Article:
“After a few weeks in Israel, Sarah gave birth to a healthy baby boy, and on the eighth day, the infant was brought into the covenant of Abraham, to the great joy of the entire family. Shortly after the bris, the new mother took her newborn son and ran from the family home, heading straight for the airport. Furious with the family, Sarah returned to Italy with the baby and decided to raise him there. She was determined to cut her child off completely from Judaism – no Jewish education, no connection to the faith of his forefathers.

“This Jewish child has now grown up to be a man, but he has no connection to his Jewish identity. In the meantime, his cousin Tomer has become a full-fledged Chabad chassid studying in yeshivah in New York. The thought of his cousin living in Italy with no knowledge of Judaism was nagging at him. He decided to try and find a yeshivah student studying in New York who was traveling back to Israel via Italy. The only one he found was me,” said Zalman as he concluded his strange story.

“Tomer approached me and asked me to get in touch with his cousin and try to draw him back to Judaism, and asked me to give him a mezuzah which he had bought. I was thrilled about this special mitzvah in which I was privileged to take part, but the language barrier was a bit of an obstacle, as I speak only Hebrew. How relieved I am to see you, Mendy, as you will help me communicate with Tomer’s cousin.”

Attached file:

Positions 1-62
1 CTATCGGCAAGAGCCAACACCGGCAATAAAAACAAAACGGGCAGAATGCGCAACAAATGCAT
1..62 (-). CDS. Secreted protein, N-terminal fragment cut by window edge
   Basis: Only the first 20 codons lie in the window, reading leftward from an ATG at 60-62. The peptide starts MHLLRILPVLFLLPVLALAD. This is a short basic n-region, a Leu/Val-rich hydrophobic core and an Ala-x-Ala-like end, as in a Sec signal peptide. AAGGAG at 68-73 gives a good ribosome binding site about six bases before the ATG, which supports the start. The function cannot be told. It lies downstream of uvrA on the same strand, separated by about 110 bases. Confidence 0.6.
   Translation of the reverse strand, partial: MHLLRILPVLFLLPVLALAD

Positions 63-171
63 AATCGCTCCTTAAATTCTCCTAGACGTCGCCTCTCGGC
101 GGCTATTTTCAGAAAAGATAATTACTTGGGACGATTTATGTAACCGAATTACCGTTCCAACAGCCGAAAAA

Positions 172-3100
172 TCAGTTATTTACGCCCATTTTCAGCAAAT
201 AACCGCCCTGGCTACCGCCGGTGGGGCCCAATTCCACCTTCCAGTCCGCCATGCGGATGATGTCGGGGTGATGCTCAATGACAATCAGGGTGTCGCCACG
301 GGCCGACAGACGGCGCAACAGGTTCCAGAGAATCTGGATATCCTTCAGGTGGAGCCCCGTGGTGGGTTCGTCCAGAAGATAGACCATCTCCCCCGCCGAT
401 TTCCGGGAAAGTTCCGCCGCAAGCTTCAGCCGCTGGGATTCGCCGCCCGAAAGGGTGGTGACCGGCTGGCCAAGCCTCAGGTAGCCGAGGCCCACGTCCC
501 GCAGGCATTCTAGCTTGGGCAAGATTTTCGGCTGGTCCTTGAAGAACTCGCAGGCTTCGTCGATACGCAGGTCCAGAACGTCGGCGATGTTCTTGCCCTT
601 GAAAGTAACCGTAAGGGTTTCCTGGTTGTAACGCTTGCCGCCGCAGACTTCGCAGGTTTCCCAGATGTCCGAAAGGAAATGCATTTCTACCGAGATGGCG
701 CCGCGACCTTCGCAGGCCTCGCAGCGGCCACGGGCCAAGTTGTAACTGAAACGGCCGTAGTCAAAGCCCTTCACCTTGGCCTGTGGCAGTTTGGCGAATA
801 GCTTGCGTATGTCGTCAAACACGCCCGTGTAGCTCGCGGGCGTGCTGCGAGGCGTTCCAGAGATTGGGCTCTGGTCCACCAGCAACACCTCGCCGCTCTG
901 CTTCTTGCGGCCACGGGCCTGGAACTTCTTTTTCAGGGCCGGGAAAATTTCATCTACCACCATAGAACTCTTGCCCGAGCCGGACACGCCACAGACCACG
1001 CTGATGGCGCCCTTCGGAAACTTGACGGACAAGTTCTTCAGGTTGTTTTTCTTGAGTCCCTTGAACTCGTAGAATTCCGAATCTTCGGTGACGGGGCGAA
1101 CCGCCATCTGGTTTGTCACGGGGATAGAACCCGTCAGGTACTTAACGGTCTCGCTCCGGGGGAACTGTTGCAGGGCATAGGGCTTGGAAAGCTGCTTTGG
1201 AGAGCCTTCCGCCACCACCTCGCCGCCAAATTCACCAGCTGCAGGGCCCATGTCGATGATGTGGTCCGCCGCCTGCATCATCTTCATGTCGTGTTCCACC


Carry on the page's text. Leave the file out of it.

Immediately after the plane landed in Rome, they called the number they had been given and spoke with Tomer’s cousin. He was most pleased that his cousin overseas had sent his friends to see him, and agreed to meet with them in the city center. The meeting and conversation were most pleasant. After a few minutes, they got right to the main point of discussion. “Would you like to put on tefillin?” they asked him.

“Absolutely not!” he said angrily. “I don’t do these things of yours!” As the two stood in surprise, he proceeded to attack them. “You Jews! You’re always acting with coercion and violence! You snatched me in order to give me a circumcision. Every conversation I have with someone from the family can be summed up with ‘Do this and do that. Put on tefillin, learn Torah, etc.’ Why should I do all these things? Has one of you ever tried once to explain it to me? Has anyone ever tried to give me something to read so I could understand what this religion is any way?”

One can just imagine the shock on his face when Mendy pulled out an informational Torah brochure in Italian from his suitcase.  The cousin accepted it gratefully and said, “You know what?” as he rolled up his sleeve, “Let’s give it a try.” He then graciously took the mezuzah gift sent by his cousin Tomer, promising that he would put it up on the front door of his house. 

This is yet another never-ending story of a reawakened Jewish spark, a Jewish soul hidden under the depths of spiritual impurity, saved by the Rebbe.